The Rays have been out in front on many trends over the past half-decade, from loading the roster with undervalued defensive wizards to tacking on club options to every deal possible, even for relief pitchers approaching their 40s. But when their most recent TV contract expired in 2008, they whiffed badly on negotiating a new one, settling for a deal that didn't fully capitalize on their shocking World Series appearance that year, nor anticipate the huge spikes in TV viewership that would ensue. To be fair, this was mostly a case of terrible timing: Baseball's local TV revenue explosion was a couple years away from igniting, and you can only do so much salesmanship before your negotiation partner just points to 29 other teams and says, sorry, but we're not crazy.
The good news here is that the deal negotiated in '08 expires in 2016, by which point teams getting rich off cable companies' burning desire to find live programming will have become an industry-wide trend. Richer teams like the Dodgers have already started spending ahead of that future windfall, but so too have mid-to-smaller-revenue clubs like the Reds. The going rate for a win on the open market now lies somewhere between $5 million and $6 million, depending on how this hot stove season shakes out. Given the combination of typical 5 percent per year salary inflation and the media revenue forces to come, it may very well cost close to $10 million by the time Longoria's new contract expires in a decade. So even if you're skeptical of a player who's never posted a .900 OPS (Tropicana Field significantly suppresses offense, but still), derives much of his value from defense (good luck getting one publicly available measure of defense everyone can agree on), and has legitimate injury concerns, Longoria doesn't need to perform like a superstar in the later years of the deal for the Rays to get good value on their investment. If he stays near his current level for the next few years, then ages into a merely average player by the time the next decade rolls around, that would be more than enough.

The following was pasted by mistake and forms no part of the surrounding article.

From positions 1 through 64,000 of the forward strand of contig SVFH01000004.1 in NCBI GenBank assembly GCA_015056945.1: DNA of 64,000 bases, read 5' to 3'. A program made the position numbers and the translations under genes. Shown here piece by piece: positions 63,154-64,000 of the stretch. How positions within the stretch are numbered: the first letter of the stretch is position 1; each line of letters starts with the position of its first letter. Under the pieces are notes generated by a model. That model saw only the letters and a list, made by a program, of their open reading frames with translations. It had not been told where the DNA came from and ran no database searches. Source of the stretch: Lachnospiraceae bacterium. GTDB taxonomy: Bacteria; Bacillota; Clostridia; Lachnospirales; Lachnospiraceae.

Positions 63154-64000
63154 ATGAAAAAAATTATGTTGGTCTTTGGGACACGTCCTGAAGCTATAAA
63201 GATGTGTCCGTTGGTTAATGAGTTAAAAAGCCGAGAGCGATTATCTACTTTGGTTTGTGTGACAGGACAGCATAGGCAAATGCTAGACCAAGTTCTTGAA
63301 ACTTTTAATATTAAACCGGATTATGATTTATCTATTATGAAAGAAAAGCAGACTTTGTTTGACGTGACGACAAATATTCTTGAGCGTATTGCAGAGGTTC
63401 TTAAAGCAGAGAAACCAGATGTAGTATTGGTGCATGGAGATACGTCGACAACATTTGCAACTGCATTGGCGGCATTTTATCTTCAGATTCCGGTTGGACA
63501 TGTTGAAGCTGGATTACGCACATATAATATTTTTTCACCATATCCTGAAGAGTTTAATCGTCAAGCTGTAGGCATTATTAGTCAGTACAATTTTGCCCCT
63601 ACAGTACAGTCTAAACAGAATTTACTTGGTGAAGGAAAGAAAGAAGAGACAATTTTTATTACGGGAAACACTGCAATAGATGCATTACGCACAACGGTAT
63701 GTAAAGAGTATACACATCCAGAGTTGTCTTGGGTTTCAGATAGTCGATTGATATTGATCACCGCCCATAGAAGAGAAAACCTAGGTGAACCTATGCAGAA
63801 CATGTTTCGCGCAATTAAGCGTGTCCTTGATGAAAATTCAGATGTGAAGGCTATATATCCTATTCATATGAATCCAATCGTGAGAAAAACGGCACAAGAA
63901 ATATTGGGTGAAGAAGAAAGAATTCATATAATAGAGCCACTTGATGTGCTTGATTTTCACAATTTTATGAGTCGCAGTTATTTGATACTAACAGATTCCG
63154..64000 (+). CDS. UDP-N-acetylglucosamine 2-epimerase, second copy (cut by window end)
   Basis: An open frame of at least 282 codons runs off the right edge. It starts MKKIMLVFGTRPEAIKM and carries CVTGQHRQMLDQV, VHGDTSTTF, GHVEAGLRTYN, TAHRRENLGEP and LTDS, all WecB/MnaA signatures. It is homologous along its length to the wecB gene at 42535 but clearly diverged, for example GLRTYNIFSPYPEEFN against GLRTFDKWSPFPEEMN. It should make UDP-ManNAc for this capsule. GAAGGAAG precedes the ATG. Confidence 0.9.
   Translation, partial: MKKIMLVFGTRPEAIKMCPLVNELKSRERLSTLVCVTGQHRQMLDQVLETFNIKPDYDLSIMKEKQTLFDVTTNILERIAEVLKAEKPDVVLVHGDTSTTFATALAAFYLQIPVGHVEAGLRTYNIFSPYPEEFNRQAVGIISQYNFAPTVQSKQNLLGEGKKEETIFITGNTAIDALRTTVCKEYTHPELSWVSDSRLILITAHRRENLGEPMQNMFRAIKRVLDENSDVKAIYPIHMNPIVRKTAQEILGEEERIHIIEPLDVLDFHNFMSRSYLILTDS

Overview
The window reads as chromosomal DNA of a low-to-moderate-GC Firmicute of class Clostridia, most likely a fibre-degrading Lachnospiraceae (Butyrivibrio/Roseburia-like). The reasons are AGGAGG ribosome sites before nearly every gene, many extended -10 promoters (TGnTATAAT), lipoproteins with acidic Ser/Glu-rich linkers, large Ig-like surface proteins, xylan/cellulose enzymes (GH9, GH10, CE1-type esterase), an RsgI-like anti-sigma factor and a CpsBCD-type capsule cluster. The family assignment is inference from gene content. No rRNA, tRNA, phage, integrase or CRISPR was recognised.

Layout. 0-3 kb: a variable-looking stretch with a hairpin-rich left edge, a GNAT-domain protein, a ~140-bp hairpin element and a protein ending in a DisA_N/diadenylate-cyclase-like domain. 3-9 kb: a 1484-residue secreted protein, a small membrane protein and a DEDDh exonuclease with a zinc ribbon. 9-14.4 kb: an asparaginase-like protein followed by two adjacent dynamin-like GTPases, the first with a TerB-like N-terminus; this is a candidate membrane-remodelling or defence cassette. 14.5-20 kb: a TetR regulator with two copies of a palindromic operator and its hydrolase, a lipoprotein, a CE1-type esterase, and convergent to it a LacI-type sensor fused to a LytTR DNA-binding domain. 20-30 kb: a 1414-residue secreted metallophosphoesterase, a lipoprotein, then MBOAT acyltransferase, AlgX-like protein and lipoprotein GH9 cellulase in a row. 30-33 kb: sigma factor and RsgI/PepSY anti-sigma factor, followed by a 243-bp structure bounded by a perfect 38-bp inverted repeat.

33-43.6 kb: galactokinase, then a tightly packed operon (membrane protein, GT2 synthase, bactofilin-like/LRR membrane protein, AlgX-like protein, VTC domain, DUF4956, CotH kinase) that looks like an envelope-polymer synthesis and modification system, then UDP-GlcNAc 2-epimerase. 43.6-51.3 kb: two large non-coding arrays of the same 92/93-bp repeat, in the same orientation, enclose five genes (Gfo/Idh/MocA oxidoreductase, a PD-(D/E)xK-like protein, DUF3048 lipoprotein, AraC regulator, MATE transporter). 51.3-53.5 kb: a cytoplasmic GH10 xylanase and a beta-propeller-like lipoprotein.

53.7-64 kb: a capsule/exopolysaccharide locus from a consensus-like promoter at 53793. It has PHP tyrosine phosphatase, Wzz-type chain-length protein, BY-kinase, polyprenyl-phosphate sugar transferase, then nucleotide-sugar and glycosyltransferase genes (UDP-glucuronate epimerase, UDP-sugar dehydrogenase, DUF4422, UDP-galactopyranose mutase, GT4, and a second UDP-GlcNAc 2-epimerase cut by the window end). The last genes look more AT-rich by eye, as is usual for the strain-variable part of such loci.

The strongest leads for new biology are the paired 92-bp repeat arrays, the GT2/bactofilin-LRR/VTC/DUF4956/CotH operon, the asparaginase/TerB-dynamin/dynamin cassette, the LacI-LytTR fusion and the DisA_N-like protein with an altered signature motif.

The Rays still have a thousand questions to answer this offseason. They might need up to five new everyday (or near-everyday) position players, with first base, DH, one outfield spot, one middle-infield spot, and half of a catching platoon open. They've got a surplus of starting pitching, and newly minted Cy Young winner David Price is a terrific contract extension candidate himself, assuming he's willing. Again and again, the Rays have pulled off shrewd trades and contract extensions that have allowed them to build a perennial contender while spending less than nearly any other team. Whether or not they get a new stadium anytime soon, TV money's about to give their bottom line a big boost. How they spend that money and add to the Longo-for-life deal will tell us a great deal about their ability to remain contenders for the foreseeable future.